A common version is the “grandparent scam,” where the con artist contacts a grandparent claiming to be their grandchild and asking for money. The plea is so persuasive that the grandparent wires money to the scammer, only to find out later their family member was safe and sound all along. This scam can also work in reverse, where the “grandparent” calls their grandchild pleading for help.
The Good News is there is you can be proactive to avoid being a victim. Remember the following and apply accordingly.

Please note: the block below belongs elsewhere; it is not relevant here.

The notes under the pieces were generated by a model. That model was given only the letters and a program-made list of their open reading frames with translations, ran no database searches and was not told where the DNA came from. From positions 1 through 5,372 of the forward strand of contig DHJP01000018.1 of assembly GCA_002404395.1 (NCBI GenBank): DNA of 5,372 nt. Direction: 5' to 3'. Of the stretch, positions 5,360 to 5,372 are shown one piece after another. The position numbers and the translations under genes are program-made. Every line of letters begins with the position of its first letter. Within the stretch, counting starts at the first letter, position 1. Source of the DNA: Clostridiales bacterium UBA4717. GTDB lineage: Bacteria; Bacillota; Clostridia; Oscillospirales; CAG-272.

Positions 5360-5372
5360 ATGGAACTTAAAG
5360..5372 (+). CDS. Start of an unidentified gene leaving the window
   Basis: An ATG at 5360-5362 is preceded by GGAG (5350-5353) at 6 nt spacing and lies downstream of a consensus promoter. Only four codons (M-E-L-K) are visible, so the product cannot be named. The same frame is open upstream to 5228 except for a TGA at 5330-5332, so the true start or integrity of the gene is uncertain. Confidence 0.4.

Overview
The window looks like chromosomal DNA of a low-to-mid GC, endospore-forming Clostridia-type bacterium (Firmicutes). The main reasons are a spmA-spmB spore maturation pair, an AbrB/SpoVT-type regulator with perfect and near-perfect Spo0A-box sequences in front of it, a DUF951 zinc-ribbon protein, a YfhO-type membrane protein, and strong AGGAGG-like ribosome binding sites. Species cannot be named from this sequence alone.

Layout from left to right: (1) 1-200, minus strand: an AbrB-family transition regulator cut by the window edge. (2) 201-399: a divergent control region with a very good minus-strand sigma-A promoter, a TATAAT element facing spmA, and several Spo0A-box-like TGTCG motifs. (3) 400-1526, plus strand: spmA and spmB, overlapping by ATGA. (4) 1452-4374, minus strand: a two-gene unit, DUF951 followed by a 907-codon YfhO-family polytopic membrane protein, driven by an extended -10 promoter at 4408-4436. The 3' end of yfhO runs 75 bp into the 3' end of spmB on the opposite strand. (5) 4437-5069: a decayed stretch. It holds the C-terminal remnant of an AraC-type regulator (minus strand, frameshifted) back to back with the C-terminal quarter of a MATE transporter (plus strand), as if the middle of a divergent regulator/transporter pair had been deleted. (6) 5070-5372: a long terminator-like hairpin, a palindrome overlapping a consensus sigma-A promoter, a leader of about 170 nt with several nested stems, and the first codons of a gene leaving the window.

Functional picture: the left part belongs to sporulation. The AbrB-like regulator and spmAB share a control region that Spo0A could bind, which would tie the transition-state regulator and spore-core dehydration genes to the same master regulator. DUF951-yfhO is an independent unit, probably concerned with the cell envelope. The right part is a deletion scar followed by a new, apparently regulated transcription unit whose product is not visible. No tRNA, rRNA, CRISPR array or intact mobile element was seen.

- Resist the urge to act immediately, no matter how dramatic the story is. Check out the story with other family and friends, but hang up or close the message and call your loved one directly. Don’t call the phone number provided by the caller or caller ID. Ask questions that would be hard for an impostor to answer correctly.
- Know what your family members are sharing online. You may not have control over your family’s social media accounts, but familiarize yourself with what they are sharing online.
- Don’t wire any money if there is any doubt about the call. If a person does wire money and later realizes it is a fraud, the police need to be alerted.
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